Question: Fr Pius Kavalakatt
The celebration of Christmas is the joyful remembrance of the incarnation of the Word of God. Some say that God becoming human itself is salvific. Are we saved by the incarnation itself?
Answer: Jacob Parappally MSFS
Every Christmas we celebrate not only the joy of God becoming human but also the joyful gratitude for humans becoming divine through this event. Many Fathers of the Church affirmed that by God assuming human nature the entire humanity is transformed and reached its fulfilment. In and through the birth of the Son of God every human being has become a son or daughter of God. This revelation of God through Jesus is such that it is decisive and final according to our Christian faith. In the Letter to the Hebrews it is affirmed : “In many and various ways God spoke of old to our fathers by the prophets; but in these last days he has spoken to us by a Son, whom He appointed the heir of all things, through whom also He created the world. He reflects the glory of God and bears the very stamp of His nature, upholding the universe by His word of power” (Hebrews 1:1-3).
The celebration of Christmas has become in many places to some extent de-sacralized in the course of history although in the beginning it was the commemoration of the greatest and unsurpassable event in the history of humankind. From the perspective of Christian faith it is the greatest miracle of God. No human reasoning can fathom the depth of the mystery of God becoming human as it goes beyond all human logic that the Infinite becomes the finite, the Absolute becomes the relative, and the Trans-historical becomes historical. God who cannot be limited by space and time allows Himself to become limited by space and time! Indeed, the story of Christmas is the greatest story ever told!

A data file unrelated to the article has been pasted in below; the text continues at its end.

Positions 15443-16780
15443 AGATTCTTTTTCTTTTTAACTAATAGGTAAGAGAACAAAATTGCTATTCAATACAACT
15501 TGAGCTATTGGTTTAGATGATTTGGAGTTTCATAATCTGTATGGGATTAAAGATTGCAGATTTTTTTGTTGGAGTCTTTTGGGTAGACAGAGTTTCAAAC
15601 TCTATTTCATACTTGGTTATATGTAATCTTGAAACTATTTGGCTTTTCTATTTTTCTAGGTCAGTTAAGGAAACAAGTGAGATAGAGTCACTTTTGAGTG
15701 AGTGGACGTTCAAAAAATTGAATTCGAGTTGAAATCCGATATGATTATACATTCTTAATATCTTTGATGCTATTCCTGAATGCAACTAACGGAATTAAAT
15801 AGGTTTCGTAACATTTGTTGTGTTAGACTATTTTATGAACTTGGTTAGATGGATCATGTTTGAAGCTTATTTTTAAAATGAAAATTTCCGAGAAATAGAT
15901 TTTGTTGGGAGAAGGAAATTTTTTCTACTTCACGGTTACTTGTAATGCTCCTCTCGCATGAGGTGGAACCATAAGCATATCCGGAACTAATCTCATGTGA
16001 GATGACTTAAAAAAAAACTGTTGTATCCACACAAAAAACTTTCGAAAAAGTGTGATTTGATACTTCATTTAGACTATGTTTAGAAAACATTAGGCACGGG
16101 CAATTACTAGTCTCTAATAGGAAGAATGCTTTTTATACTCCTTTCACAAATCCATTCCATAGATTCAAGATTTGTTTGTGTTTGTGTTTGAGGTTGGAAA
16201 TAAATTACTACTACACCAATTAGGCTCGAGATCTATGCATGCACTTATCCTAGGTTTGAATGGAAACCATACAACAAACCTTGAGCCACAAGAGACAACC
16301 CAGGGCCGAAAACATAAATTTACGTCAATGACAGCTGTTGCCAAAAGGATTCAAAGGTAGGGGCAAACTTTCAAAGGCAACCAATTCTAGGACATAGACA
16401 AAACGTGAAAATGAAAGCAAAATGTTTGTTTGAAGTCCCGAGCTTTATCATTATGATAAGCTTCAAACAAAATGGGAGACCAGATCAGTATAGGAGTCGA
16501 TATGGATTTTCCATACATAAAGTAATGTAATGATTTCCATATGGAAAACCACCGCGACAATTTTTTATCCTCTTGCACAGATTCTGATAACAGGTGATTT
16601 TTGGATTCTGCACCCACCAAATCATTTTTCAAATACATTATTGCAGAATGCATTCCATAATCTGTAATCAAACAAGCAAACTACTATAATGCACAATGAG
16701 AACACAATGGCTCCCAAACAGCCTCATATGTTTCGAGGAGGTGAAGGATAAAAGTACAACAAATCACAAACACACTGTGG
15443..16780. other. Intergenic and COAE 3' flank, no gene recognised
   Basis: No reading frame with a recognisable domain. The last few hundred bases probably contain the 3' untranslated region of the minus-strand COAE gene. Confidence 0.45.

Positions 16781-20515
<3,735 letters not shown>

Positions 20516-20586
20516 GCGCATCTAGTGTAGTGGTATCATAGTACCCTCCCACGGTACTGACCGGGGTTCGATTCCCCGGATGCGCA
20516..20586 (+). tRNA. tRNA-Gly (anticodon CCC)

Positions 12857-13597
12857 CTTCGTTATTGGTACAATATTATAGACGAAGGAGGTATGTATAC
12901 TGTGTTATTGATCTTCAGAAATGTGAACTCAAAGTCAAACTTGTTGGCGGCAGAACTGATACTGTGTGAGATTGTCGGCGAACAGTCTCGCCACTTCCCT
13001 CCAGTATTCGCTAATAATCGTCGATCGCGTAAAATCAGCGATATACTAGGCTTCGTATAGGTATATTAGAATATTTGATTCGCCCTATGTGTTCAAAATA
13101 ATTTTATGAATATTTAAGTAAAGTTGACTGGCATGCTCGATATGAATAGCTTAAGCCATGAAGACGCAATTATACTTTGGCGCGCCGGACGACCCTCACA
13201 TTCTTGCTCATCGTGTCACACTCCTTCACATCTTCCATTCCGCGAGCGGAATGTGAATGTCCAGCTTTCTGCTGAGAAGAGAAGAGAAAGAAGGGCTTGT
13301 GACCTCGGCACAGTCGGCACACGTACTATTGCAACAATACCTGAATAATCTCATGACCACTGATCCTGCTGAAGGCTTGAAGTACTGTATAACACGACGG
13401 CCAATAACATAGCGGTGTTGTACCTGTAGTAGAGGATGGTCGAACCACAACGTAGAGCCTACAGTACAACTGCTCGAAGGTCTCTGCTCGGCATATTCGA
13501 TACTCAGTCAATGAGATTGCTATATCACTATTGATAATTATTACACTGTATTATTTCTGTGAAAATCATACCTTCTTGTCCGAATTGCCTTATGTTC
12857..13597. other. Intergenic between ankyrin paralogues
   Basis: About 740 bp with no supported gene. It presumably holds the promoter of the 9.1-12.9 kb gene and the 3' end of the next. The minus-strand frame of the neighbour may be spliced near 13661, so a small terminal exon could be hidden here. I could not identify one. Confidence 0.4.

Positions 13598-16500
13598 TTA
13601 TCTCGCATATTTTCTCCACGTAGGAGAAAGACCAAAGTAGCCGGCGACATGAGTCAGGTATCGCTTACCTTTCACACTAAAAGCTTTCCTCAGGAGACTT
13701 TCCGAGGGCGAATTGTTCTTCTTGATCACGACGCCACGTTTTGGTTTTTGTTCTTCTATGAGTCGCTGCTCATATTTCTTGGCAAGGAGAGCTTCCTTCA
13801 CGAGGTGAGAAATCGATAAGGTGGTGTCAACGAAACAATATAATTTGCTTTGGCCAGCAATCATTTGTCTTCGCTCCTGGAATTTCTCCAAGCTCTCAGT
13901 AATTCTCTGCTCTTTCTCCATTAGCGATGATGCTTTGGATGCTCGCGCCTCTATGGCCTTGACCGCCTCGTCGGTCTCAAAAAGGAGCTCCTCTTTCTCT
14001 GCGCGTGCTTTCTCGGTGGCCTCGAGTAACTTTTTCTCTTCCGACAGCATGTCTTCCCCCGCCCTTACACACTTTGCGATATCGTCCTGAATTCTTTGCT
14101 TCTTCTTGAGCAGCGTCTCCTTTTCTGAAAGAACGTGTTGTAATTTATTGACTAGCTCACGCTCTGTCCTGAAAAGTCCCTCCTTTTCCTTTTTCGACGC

God of Humans and God, the Human
All three Semitic religions, namely, Judaism, Christianity and Islam, affirm their faith experience of God as the designer and creator of the entire universe. From the mighty galaxies to the tiniest flower, both animate and inanimate realities of the world is believed to be the creation of God and everything manifests God’s glory to human beings. However, all three Semitic religions also believe and confess that God treats humans as the crown of creation and enters into communion with them in a personal way. The Old Testament narrates the experience of God as a motherly father and fatherly mother who takes care of His people much for than the most loving and caring parents. The Book of Exodus narrates how God is affected by the cry of the people who were slaves. “Then the LORD said, “I have seen the affliction of my people who are in Egypt, and have heard their cry because of their taskmasters; I know their sufferings, and I have come down to deliver them out of the hand of the Egyptians…” (Exodus 3:7-8). In the prophetic literature we find God’s deep concern for humans and how reaches out to them with covenant love and affection. God says, “It was I who taught Ephraim to walk, I took them up in my arms; but they did not know that I healed them. I led them with cords of compassion, with the bands of love, and I became to them as one, who eases the yoke on their jaws, and I bent down to them and fed them” (Hosea 11:3-4). The oft quoted verse from the Book of Isaiah expresses God’s deep love for His people. Can a woman forget her sucking child, that she should have no compassion on the son of her womb? Even these may forget, yet I will not forget you. Behold, I have graven you on the palms of my hands…” (Isaiah 49:15-16). In the New Testament revelation we find Jesus affirming the care of God for the entire creation but above all His special concern for the welfare of human beings. Jesus challenges the people, “Look at the birds of the air: they neither sow nor reap nor gather into barns, and yet your heavenly Father feeds them. Are you not of more value than they? ….Consider the lilies of the field, how they grow; they neither toil nor spin; yet I tell you, even Solomon in all his glory was not arrayed like one of these. But if God so clothes the grass of the field, which today is alive and tomorrow is thrown into the oven, will He not much more clothe you, O men of little faith?” (Matthew 6:26-30). The God revealed through Jesus Christ is the God who is deeply involved in human history and the history of each human person.